5 favorited in February – Lost Art Press, Prop Agenda, The Lonely Crafter’s Guide to London, Geffrye Museum of the Home, The Wood Database


Lost Art Press

from Lost Art Press blog


The thought of a woodwork-related site might conjure up visions from the bad end of ‘retro’ .. fuzzy snaps and hideous neon text! On the contrary, the site alone is worth looking at as an example of a sleek, classic/modernist jewel .. clear and simple on the eye, but seriously rewarding if you have the time to delve!

Christopher Schwarz and John Hoffman introduce themselves as ‘two woodworkers with laptops .. trying to restore the balance between hand and machine work by unearthing the so-called ‘lost arts’ of hand skills’ and by publishing a small selection of woodworking books .. including reprints of antique works, some new ones and some fiction. There is also a WordPress blog attached, furthering the same cause, with a lot of info and good photos.

hand-made wooden vise


Eric Hart’s Prop Agenda

Prop Agenda header logo


Eric is a prop maker from North Carolina and author of The Prop Building Guidebook: for Theatre, Film and TV. His site is a must for any prop-maker working in theatre or film who wants to keep in touch with what’s going on, or anyone considering the profession. There are scores of interviews with ‘Prop Masters’ .. a good balance from theatre and film .. and a wealth of useful links under the ‘Useful Sites’ category, worth taking the time to browse through! This will keep you busy for a few months. Eric is pretty modest when it comes to pushing his own work on us though. Some of it can be found there, but buried within the ‘How-to’ category .. if you’re able to find that! Alternatively some of it can be found here:


Eric Hart shaving fake rabbits


The Lonely Crafter’s Guide to London


This is the best little guide to fabric shops in London that I know of. Unfortunately the compiler, Susannah, signed off in 2011 and went back to the States promising that someone else would ‘take up the torch’, but that didn’t happen. Nevertheless you’ll see it still popping up everywhere to this day because it’s still very useful. Almost all of the links still work and the maps are still valuable, because most of the fabric or haberdashery shops recommended are long-established.

Locations of Central London fabric shops


The Geffrye Museum of the Home

Geffrye Museum 1790 parlour


Although I’ve visited the Geffrye Museum countless times in the past as a theatre designer, I don’t remember their website being quite this good! For those who don’t know, the museum comprises 11 recreated period rooms, from the late 17th-century to the present day .. and is an essential visit for anyone interested in period interiors. But their website is also packed with value for designers, or researchers of anything domestic!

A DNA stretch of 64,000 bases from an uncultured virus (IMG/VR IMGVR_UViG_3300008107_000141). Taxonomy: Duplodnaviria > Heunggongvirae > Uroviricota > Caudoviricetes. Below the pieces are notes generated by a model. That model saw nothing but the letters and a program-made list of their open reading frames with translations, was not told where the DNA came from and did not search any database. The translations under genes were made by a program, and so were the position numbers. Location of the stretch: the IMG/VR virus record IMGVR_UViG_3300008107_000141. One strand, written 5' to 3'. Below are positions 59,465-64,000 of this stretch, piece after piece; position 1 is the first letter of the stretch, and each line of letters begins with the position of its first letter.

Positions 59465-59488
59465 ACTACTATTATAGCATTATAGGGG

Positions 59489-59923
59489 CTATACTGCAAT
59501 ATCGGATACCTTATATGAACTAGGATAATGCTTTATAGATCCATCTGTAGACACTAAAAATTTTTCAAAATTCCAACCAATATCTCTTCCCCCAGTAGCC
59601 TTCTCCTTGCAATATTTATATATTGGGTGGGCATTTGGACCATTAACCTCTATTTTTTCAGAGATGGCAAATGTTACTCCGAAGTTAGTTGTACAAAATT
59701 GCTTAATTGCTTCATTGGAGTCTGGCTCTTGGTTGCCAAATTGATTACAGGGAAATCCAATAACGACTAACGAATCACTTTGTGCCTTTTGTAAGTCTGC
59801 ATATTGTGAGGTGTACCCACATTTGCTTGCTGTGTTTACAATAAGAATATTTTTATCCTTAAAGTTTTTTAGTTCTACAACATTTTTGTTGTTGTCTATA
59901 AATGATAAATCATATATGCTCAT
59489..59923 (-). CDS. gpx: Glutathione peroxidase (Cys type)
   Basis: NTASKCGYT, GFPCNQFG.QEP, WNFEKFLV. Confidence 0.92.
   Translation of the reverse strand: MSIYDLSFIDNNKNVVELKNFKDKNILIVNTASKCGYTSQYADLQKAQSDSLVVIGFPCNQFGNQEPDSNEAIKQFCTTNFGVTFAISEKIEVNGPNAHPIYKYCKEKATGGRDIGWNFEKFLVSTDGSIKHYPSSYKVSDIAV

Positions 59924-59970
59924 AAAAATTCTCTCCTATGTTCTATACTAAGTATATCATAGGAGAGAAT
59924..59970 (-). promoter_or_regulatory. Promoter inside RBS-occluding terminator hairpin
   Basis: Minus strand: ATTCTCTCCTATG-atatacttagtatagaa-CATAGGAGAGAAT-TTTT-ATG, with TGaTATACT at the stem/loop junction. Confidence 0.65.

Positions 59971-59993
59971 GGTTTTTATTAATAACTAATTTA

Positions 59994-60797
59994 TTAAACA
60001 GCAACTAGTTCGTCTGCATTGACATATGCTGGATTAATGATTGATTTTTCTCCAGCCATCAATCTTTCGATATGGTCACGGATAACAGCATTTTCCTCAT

If one can’t get to London to see the rooms there are some good photos and 360degree views of each .. but move the viewer slowly, otherwise it may make you nauseous! But the Geffrye also maintains a collection of objects and images relating to ‘the material culture’ of the English home from the 17th C to present day, and much of this has been made available online. Although much smaller than the V&A collection, in many respects it’s more useful for period research. A search for ‘chair’ will produce 346 entries arranged chronologically .. so for example if you’re looking for images relating to chairs around 1780 they will be grouped together. Each chair is photographed clearly in multiple views and some details and the ‘Detailed Description’ includes basic measurements. Elsewhere on the Geffrye site the ‘Documenting Homes’ collection concentrates on current domestic life and the previous century with lots of photographs of homes submitted by the public, starting from 1910. In the ‘Collections’ section are links to complete copies of a number of household catalogues dating from 1885 to the late 1930s.

Geffrye Museum 1965 living room

Photos courtesy of the Geffrye Museum. Photographers: John Hammond, Chris Ridley


The Wood Database

Wood Database image


I didn’t know that there are almost 30 different types of ‘oak’ in use! Anyone who’s interested in wood will like this site, but I’d imagine most would know of it already. It’s also very useful for anyone who wants to identify a wood or just find out the basics of a particular one. It’s a very long list, and each entry contains clear sample photos ..comparing the appearance sanded with ‘sealed’ .. together with information on origin, common uses, working properties and sustainability. Eric Meier started his database in 2007 and has developed it with help from other wood professionals and enthusiasts.

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